- Can Toronto contain the NHL’s best forward line? Boston’s star-studded trio of Brad Marchand, Patrice Bergeron, and David Pastrnak had a slow finish to their regular season campaign, but they spent a large portion of the year (when Bergeron was healthy) as the league’s most dominant line. Toronto is notorious for their less-than-impenetrable defense, so they will need to tighten things up at their own blue line; Ron Hainsey should be a big part of that effort. Nazem Kadri will draw a lot of shifts against Bergeron, and he will need to be up to the task. Kadri has a very good track record of sizing up to high-end talent. -Brett Finger
(WC2) New Jersey Devils at (A1) Tampa Bay Lightning
7:00 p.m. ET, NHL Network
- The Taylor Hall Factor: The Devils’ season has entirely hinged upon the play of 2010 first overall pick Taylor Hall. The winger has dominated the NHL this season on his way to 39 goals and 93 points. But the Devils are up against the most potent offensive team in the league, and they come off of a season in which they performed at about the league average offensively even with Hall’s heroics. They’re going to need a serious catalyst to keep up with the high-flying Lightning, and that task runs through Hall.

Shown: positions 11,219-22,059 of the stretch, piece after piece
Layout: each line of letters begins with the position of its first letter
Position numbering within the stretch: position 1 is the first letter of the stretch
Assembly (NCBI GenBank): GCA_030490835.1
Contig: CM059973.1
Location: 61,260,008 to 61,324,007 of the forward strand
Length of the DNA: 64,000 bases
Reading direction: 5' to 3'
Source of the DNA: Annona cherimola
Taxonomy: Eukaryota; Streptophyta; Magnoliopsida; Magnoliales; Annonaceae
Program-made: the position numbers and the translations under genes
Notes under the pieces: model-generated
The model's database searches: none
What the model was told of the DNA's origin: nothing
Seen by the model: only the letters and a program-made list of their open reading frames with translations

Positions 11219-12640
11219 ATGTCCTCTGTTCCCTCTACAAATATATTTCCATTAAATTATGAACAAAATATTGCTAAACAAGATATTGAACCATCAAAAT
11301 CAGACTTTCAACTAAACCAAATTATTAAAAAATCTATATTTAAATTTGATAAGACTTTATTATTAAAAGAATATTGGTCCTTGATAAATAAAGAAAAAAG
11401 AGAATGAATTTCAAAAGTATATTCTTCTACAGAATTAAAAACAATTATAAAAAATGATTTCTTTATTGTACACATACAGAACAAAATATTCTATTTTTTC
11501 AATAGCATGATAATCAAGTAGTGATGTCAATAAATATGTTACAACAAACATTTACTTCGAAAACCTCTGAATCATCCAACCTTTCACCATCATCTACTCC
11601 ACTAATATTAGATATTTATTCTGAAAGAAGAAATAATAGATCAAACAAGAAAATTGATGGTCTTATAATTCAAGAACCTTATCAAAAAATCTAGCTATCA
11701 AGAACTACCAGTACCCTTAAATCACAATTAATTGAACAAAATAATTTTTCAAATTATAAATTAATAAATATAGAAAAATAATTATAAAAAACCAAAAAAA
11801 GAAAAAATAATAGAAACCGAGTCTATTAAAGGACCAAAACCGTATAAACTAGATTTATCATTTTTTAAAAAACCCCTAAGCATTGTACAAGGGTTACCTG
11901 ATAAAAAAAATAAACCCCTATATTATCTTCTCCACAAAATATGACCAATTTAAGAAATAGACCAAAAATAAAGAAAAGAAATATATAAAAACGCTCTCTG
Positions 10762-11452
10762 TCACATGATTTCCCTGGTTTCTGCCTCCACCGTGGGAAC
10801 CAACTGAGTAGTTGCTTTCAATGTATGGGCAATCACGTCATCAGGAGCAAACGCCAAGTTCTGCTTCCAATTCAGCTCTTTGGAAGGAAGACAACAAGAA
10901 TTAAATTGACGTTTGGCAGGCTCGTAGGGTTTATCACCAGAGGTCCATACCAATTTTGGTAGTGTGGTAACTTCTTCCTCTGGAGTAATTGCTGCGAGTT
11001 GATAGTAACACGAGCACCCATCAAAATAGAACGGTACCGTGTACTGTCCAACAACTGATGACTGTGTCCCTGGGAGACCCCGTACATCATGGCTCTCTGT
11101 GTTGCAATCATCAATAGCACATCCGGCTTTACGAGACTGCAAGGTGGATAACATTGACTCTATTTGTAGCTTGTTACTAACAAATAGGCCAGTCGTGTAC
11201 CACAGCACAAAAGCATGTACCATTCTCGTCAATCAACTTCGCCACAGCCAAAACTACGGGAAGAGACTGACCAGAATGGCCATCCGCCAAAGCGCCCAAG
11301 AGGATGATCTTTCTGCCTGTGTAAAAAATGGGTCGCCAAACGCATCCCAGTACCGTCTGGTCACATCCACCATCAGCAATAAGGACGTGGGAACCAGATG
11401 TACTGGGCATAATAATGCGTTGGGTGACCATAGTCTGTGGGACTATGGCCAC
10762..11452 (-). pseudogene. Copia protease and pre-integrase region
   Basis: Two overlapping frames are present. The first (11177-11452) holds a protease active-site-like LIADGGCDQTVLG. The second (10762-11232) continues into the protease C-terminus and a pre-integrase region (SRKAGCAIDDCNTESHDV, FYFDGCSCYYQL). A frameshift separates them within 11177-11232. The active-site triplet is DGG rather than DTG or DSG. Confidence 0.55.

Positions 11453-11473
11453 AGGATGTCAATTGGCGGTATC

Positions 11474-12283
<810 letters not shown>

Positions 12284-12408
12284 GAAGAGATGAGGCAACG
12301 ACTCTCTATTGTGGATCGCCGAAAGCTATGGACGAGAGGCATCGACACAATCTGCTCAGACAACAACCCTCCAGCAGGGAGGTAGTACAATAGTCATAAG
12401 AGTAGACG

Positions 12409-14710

- Can the Lightning regain their form? Look at almost anyone’s predictions leading into this series: most people have the Lightning steamrolling New Jersey. If everything plays out like it should, then this series should be over very quickly. But hockey is a sport full of upsets. If I were an overly optimistic hockey fan from New Jersey, I’d draw hope from the fact that the Lightning have been playing at a lower level as of late compared to how they had performed for much of the season. It’s not too far-fetched for this series to end up much closer than it should be. The Lightning have been the best team in the league this year, annd now it’s time for them to show it.
- O Captain! My Captain! Two summers ago, Steven Stamkos chose to re-sign with the team that drafted him. Tonight, the captain is back in the lineup after a three game absence as the Lightning enter the playoffs with a team hungry for a Stanley Cup. It’s time for the franchise player to step up. The Lightning are built to win now, and Stamkos is the perfect player to lead them. -Andrew Ahr
(WC1) Columbus Blue Jackets at (M1) Washington Capitals
7:30 p.m. ET, USA Network